Social Communication Disorders

Social Communication Disorders

Social Communication Disorders

Social communication disorder (SCD) is characterized by persistent difficulties with the use of verbal and nonverbal language for social purposes. Primary difficulties may be in social interaction, social understanding, pragmatics, language processing, or any combination of the above (Adams, 2005). Social communication behaviors such as eye contact, facial expressions, and body language are influenced by sociocultural and individual factors There is a wide range of acceptable norms within and across individuals, families, and cultures. Specific communication challenges may become apparent when difficulties arise in the following:

  • communicating for social purposes in ways that are appropriate for the particular social context
  • changing communication to match the context or needs of the listener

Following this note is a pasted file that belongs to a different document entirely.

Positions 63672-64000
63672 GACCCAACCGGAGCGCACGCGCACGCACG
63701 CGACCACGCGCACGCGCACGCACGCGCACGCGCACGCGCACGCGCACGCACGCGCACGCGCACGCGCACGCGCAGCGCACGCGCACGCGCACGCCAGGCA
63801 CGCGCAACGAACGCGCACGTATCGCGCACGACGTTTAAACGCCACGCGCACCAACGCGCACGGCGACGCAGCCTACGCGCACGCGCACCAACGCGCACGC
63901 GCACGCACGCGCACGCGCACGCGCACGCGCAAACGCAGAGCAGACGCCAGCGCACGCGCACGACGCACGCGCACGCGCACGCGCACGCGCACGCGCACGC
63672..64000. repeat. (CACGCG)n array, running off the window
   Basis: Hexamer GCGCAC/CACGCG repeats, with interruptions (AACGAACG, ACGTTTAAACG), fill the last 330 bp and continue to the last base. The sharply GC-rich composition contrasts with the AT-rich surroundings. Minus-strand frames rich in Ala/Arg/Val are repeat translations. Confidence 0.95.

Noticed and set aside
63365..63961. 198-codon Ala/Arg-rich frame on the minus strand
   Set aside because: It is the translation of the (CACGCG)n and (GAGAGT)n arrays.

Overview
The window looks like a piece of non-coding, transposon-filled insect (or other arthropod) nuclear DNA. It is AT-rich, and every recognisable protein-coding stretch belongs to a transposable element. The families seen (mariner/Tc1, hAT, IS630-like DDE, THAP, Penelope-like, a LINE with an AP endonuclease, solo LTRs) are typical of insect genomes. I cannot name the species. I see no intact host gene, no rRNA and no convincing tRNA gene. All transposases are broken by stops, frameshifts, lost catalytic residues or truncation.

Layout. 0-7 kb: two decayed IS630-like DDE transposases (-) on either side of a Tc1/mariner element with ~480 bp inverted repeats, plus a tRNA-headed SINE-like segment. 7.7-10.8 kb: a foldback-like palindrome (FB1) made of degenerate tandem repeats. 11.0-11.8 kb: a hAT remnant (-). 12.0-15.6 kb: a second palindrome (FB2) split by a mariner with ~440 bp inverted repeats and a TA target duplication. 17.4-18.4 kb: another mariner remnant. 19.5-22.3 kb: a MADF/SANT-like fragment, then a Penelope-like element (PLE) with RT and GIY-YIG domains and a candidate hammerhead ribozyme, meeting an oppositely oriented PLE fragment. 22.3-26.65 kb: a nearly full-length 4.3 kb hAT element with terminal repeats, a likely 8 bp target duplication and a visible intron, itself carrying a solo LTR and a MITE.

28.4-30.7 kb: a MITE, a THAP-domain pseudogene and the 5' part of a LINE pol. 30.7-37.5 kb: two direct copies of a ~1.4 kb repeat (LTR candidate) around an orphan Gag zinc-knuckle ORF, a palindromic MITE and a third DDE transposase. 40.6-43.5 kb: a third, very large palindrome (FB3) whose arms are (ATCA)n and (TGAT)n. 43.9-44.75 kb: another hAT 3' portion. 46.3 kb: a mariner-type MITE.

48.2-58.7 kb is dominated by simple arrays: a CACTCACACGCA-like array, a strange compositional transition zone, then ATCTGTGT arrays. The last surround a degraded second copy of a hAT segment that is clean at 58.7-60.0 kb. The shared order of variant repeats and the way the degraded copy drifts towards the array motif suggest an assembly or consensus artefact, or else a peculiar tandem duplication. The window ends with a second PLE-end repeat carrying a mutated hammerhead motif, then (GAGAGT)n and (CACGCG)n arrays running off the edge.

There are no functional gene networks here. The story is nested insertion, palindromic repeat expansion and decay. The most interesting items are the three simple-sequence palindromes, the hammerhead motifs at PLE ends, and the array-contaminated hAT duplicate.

• following rules for conversation and storytelling
  • understanding nonliteral or ambiguous language
  • understanding that which is not explicitly stated
  • sentence grammar and lexical semantics
  • inferential language
  • discourse comprehension
  • misinterpretation of contextual meaning

Intervention is designed to

  • capitalize on strengths and address weaknesses related to underlying functions that affect social communication;
  • facilitate the individual’s activities and participation in social interactions by helping them acquire new skills and strategies; and
  • modify contextual factors that serve as barriers and enhance facilitators of successful communication and participation.

Adams, C. (2005). Social communication intervention for school-age children: Rationale and description. Seminars in Speech and Language, 26(3), 181–188.
American Speech-Language-Hearing Association. (2016). Scope of practice in speech-language-pathology [Scope of practice].

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